Bullying and discrimination in the medical profession is more common than you think. I believe a lot of people experience bullying at some point in their life, especially during high school. However, I assumed becoming an adult and working in the health profession would mean an end to this childish behaviour. I was wrong. This post starts off small, but can be confronting at times.
Social Exclusion and Bullying
Basically, I work in the emergency department (for now, I change every few months) and every day you have to work with new people. Some days are great, because you have amazing co-workers. Other days are hard because you can be met with outright hostility or passive aggression.
Assault and humiliation
My experience is a very minor one. There are incidents of outright physical assault in hospitals. A well-known surgeon threw a scalpel at his junior during an operation. His only reprimand was going to anger management classes, and he still operates at the hospital to this day. These types of events should not happen, and yet you still see it. And people don’t lose their jobs over it, they just continue working.
Even seniors experience it. My boss was on the phone in the corridor holding back tears yesterday. Voice breaking, she was saying, “you cannot speak to me like this. You can’t have a go at me.” Everyone in medicine has had it, a terrible phone call to another doctor who decides to humiliate you and won’t let you off the hook. I don’t know why it still happens, but it does.
Maybe because they had it happen to them, and they think it’s their turn to do it to someone else? This weird mentality to “toughen people up”, thinking it will make them better for it.
Sexism unfortunately still exists. I know many people don’t believe this, but it’s true.
First of all, many patients do not believe women can be doctors. You can introduce yourself as a doctor, have doctor embroidered on your shirt, and a name tag saying the same…it won’t make a difference.
You will examine a patient, take a history, make a plan, take their blood, and still be told, “nurse, when is the doctor coming?”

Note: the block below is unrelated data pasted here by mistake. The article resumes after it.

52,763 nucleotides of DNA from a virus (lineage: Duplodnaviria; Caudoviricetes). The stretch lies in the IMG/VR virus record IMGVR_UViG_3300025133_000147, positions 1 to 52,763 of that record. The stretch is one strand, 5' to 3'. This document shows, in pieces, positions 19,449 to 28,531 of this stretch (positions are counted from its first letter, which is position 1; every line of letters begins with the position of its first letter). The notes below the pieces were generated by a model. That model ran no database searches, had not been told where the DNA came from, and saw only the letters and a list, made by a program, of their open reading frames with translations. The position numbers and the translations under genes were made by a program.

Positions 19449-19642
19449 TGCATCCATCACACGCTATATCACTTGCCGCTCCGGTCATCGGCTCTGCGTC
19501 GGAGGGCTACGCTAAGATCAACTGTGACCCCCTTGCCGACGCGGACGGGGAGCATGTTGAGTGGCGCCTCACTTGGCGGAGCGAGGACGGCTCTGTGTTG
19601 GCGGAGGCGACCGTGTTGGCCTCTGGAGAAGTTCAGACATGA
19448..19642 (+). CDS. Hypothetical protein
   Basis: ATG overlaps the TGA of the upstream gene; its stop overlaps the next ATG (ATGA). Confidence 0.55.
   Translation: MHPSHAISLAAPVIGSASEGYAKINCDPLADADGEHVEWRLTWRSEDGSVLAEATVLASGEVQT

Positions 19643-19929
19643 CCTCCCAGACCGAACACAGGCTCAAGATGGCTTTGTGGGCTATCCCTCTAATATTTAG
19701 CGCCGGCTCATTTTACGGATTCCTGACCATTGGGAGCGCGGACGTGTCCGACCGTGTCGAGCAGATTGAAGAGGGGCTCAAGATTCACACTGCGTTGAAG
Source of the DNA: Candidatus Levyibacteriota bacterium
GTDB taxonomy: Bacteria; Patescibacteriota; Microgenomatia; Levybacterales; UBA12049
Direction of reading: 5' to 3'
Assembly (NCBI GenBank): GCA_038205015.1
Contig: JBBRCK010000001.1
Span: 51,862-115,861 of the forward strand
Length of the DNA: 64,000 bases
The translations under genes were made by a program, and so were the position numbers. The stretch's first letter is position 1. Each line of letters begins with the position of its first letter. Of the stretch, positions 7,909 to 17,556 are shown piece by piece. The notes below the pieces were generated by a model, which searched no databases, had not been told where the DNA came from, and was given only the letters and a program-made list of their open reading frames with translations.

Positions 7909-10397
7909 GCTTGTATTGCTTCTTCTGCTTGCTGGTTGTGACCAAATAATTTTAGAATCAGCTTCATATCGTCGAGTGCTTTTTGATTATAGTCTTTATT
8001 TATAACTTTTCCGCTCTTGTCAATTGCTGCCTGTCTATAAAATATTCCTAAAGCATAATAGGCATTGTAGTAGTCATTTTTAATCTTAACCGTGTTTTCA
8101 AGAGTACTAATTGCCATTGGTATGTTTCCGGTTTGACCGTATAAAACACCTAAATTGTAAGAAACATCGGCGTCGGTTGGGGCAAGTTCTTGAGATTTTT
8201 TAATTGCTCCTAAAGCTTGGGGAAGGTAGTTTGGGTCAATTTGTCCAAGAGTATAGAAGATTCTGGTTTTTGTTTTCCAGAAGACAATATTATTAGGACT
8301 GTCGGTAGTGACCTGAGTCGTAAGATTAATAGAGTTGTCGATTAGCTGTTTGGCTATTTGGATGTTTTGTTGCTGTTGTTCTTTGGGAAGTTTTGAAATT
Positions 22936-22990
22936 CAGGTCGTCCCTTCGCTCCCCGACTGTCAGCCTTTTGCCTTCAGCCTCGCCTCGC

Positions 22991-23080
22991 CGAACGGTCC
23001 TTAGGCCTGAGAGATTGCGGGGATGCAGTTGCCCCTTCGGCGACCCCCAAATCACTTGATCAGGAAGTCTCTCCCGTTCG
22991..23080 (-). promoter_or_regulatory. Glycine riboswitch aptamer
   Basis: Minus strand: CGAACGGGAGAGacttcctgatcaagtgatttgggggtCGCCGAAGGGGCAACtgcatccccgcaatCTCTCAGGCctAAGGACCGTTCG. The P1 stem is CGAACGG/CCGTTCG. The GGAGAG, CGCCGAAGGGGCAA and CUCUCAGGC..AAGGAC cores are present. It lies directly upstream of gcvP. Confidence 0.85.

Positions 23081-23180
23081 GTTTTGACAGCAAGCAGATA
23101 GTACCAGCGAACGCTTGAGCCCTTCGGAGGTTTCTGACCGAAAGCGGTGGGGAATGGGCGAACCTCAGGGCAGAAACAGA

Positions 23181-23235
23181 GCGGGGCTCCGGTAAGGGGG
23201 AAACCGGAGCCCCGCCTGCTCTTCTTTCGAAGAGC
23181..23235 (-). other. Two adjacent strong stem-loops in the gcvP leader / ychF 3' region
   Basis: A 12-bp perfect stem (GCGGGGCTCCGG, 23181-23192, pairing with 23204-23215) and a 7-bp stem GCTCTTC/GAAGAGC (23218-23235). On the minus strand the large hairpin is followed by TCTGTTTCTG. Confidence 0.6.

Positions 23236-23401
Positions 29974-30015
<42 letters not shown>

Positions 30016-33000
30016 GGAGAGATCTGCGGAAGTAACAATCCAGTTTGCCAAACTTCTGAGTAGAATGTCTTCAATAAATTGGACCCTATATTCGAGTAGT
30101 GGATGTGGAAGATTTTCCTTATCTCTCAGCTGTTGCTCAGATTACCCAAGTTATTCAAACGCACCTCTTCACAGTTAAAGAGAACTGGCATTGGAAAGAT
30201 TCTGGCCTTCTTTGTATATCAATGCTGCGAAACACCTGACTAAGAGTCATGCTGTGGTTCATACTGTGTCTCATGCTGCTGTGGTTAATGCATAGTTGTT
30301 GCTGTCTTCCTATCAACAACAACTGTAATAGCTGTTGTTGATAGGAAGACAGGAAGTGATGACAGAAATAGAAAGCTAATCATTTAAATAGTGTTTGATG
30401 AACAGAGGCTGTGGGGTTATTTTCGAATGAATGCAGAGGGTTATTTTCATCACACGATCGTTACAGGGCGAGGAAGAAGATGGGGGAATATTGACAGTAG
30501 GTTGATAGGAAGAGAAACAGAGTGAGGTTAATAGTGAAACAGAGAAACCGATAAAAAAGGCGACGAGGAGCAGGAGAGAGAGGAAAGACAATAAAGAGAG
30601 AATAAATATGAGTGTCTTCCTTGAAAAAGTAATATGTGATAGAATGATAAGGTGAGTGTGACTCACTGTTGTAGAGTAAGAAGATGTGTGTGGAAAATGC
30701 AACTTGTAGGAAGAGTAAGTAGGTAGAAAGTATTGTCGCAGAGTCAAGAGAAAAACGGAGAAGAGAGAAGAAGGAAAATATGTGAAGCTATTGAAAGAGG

During university I had many classmates say women were not suited to be doctors, that men are just naturally better.
I had an anaesthetist tell me, “you’re a woman, so you will be sexually harassed at work. But keep your head up.”
My surgical consultant once asked us a question on anatomy, and I went to answer. He put his hand in my face and said, “uh miss smarty pants, let the boys answer.”
Another surgeon told me that I couldn’t be in the room with the patient before their circumcision, as I would give him an erection.
My friend is a surgical registrar. One day a consultant saw her rounding with her boss. He asked her who she was and she introduced herself as the surg reg. He responded with, “oh, they let women do that these days? Good for you.”
With comments like “why are there no doctors with nice normal names”, or patients yelling at you because they “just want to be seen by a white doctor”….it’s difficult to say racism does not exist in medicine.
A boss once told my Asian colleague it’s crazy his eyes were actually well formed and not needing glasses.
There was also this lovely patient who told me he had “killed ***** like me in Vietnam.” Charming!
Tip of the iceberg
All of my personal examples mentioned are just the tip of the iceberg. A survey of 10,000 trainee doctors in Australia revealed that 1 in 3 experienced or witnessed bullying, harassment or discrimination…and yet only 1/3 of those people reported it.
Usually, there is a fear to speak up because the people in power are those discriminating. Sometimes you are worried of “rocking the boat”. Reporting harassment may end in you not being accepted in a training program, not getting the first choice of annual leave, or not being hired.
Speak up, get help
I’d advise anyone experiencing discrimination or bullying to speak up. In my experience of reporting discrimination and bad behaviour it has usually helped. I think even if the outcome isn’t what you want, it’s always better to speak up than to suffer in silence. At least people know it’s happening, and sometimes just talking about things can make you feel so much better.
If you’re that scared to report harassment, maybe it isn’t the workplace you want to be a part of.
Don’t tolerate hate, and stand up for people. Do not be complicit in bullying or discrimination. Let’s be kind to each other and try to break this chain of poor behaviour.